MTN's [JSE:MTN] shares were trading 7.82% higher on Thursday morning after announcing its results for the year ended December 2018, which included plans to dispose of R15bn worth of assets and the launch of a new mobile streaming service.
Shares in the continent's largest mobile carrier were changing hands at R82.01 at 9.36 on Thursday.
A year ago, however, they were trading at R135.00.
The group has had a tough year, facing, among other things, what it termed "several regulatory headwinds", including a well-publicised dispute with the Central Bank of Nigeria over historical dividend repatriations.
Nigeria was seeking about $2bn in back taxes from the wireless carrier after refusing to accept the results of a self-assessment by the company.
The office of Nigeria’s attorney general calculated that the company owes $2bn related to the import of foreign equipment and payments to suppliers over the past 10 years.
MTN said this had since been resolved.
In a statement, MTN said it was satisfied with its results, and declared a final dividend of 325 cents.
Group Ebitda rose by over 15% and reported headline earnings per share (HEPS) increased to 337 cents from 182 cents in 2017.
The group increased its subscriber base by 16 million to 233 million customers across 21 markets in Africa and the Middle East, it said, with the number of active data users increasing by 10 million to 79 million.
The active mobile money subscriber base rose to 27 million, driving a 10,7% constant currency increase in service revenue to R125.4bn.
"The service revenue growth rate achieved is ahead of both prior year and our guidance and – more importantly – is above the average rate of inflation in our markets, which means we are delivering real growth in service revenue," said Rob Shuter, MTN’s group president and CEO.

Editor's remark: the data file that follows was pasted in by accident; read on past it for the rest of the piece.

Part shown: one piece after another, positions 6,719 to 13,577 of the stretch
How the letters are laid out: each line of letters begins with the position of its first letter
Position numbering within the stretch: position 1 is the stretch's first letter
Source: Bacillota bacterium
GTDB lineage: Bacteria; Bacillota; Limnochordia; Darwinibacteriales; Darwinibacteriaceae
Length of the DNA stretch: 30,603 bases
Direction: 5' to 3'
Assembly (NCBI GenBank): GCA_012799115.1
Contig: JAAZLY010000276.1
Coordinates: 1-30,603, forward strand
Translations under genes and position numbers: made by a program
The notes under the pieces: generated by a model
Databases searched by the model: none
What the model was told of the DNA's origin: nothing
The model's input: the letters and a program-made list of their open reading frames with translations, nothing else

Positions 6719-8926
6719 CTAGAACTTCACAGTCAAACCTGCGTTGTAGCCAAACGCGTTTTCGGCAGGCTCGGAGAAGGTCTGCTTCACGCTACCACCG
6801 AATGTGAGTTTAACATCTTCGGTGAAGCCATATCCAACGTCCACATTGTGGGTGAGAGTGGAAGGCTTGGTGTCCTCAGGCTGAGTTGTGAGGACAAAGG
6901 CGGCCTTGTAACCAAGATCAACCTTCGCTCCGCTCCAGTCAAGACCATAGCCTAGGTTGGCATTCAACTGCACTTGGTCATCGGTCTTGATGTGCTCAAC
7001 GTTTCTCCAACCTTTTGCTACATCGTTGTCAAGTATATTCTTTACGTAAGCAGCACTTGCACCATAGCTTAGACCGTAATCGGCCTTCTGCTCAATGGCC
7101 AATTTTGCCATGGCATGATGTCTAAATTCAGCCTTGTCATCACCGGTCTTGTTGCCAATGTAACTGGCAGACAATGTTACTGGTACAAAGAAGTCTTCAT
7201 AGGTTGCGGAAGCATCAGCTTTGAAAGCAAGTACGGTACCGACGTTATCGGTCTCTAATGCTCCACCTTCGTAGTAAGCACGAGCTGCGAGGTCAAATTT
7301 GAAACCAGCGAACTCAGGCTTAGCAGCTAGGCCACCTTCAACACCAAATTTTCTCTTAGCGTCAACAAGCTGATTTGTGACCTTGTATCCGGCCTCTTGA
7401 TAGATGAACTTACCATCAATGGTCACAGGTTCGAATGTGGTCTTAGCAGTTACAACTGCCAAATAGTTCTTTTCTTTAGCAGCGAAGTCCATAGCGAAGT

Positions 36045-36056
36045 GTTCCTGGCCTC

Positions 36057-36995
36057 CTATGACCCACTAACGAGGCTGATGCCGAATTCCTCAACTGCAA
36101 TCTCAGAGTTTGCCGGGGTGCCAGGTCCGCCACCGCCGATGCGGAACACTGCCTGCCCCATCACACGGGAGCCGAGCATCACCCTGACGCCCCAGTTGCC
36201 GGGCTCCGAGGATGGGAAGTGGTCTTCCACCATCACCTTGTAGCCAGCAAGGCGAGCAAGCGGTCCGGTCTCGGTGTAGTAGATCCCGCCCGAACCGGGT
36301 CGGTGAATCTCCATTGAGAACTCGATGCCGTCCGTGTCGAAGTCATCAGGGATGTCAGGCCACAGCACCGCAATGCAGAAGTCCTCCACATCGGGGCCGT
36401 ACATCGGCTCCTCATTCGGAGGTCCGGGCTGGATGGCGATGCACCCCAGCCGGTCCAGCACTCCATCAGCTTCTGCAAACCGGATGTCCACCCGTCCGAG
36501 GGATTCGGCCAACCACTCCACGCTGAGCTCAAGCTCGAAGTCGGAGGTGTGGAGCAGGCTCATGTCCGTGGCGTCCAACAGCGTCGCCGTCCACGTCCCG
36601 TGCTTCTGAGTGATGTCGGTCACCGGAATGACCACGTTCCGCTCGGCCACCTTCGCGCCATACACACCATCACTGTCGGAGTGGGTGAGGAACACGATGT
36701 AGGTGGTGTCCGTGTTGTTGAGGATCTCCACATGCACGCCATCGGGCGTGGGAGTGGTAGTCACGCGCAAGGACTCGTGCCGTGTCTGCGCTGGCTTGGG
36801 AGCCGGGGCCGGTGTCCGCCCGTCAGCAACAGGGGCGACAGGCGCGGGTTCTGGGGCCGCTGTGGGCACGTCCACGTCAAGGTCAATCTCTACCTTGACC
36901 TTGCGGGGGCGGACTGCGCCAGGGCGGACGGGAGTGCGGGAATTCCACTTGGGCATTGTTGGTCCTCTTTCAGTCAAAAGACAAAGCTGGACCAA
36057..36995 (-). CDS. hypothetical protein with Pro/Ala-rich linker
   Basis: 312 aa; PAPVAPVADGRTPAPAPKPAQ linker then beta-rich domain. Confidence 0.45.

Taking on Spotify, WhatApp, WeChat?
The group said it would be taking on music streaming and instant messaging in the coming year as "key focus areas", as well as extending MTN mobile money from 15 to 18 countries through launches in SA, Nigeria, Afghanistan and Sudan.
The instant messaging app would be similar to WeChat or WhatsApp, Shuter said, while the mobile money service will be targeted towards the under-served market in SA.
"We see significant opportunity to grow subscribers and voice revenue as we also execute on the large mobile data opportunity," added Shuter. "We are also extending our strategy to build MTN into a digital operator with a major focus on the fintech, digital, enterprise and wholesale business areas."
Assets and risks
Asset sales and risk management would also form a core part of its strategy going forward, MTN said.
Bloomberg earlier reported that the group would be disposing of its Botswana associate, Mascom, for R300m, as part of a three-year R15bn asset sale plan.
"The group has R40bn tied up in the value of the e-commerce and tower company investments and has announced that they are not viewed as long-term strategic assets of the group and will be monetised over time," MTN said.
Subsidiary companies and associates other than Mascom were also potentially on the chopping block, the statement added.
"MTN has conducted an extensive review of its portfolio to reduce risk, improve returns and simplify MTN. This review covered not only its subsidiary companies but also its associates and its investments in e-commerce investments and tower companies."
Regarding its dispute with Nigeria, MTN said they had agreed ta resolution payment of $53m. "The group is committed to further enhancing its risk management and stakeholder management processes," MTN said.